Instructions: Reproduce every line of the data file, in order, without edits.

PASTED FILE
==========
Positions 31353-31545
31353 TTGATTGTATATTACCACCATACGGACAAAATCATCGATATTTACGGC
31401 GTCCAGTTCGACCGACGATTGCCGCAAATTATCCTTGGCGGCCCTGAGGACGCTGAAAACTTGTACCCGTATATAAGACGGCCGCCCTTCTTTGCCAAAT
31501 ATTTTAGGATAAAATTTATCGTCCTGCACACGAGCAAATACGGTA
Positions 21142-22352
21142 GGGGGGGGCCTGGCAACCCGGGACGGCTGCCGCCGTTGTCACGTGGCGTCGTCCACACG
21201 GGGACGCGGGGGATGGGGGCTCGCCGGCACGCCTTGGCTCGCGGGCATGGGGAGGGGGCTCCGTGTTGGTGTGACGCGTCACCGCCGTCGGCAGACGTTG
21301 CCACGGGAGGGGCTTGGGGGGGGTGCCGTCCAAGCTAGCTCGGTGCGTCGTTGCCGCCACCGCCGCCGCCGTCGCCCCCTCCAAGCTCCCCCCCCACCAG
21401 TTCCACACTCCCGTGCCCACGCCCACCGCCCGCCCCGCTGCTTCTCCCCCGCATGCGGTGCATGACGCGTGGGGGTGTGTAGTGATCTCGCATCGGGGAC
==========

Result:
Positions 31353-31545
31353 TTGATTGTATATTACCACCATACGGACAAAATCATCGATATTTACGGC
31401 GTCCAGTTCGACCGACGATTGCCGCAAATTATCCTTGGCGGCCCTGAGGACGCTGAAAACTTGTACCCGTATATAAGACGGCCGCCCTTCTTTGCCAAAT
31501 ATTTTAGGATAAAATTTATCGTCCTGCACACGAGCAAATACGGTA
Positions 21142-22352
21142 GGGGGGGGCCTGGCAACCCGGGACGGCTGCCGCCGTTGTCACGTGGCGTCGTCCACACG
21201 GGGACGCGGGGGATGGGGGCTCGCCGGCACGCCTTGGCTCGCGGGCATGGGGAGGGGGCTCCGTGTTGGTGTGACGCGTCACCGCCGTCGGCAGACGTTG
21301 CCACGGGAGGGGCTTGGGGGGGGTGCCGTCCAAGCTAGCTCGGTGCGTCGTTGCCGCCACCGCCGCCGCCGTCGCCCCCTCCAAGCTCCCCCCCCACCAG
21401 TTCCACACTCCCGTGCCCACGCCCACCGCCCGCCCCGCTGCTTCTCCCCCGCATGCGGTGCATGACGCGTGGGGGTGTGTAGTGATCTCGCATCGGGGAC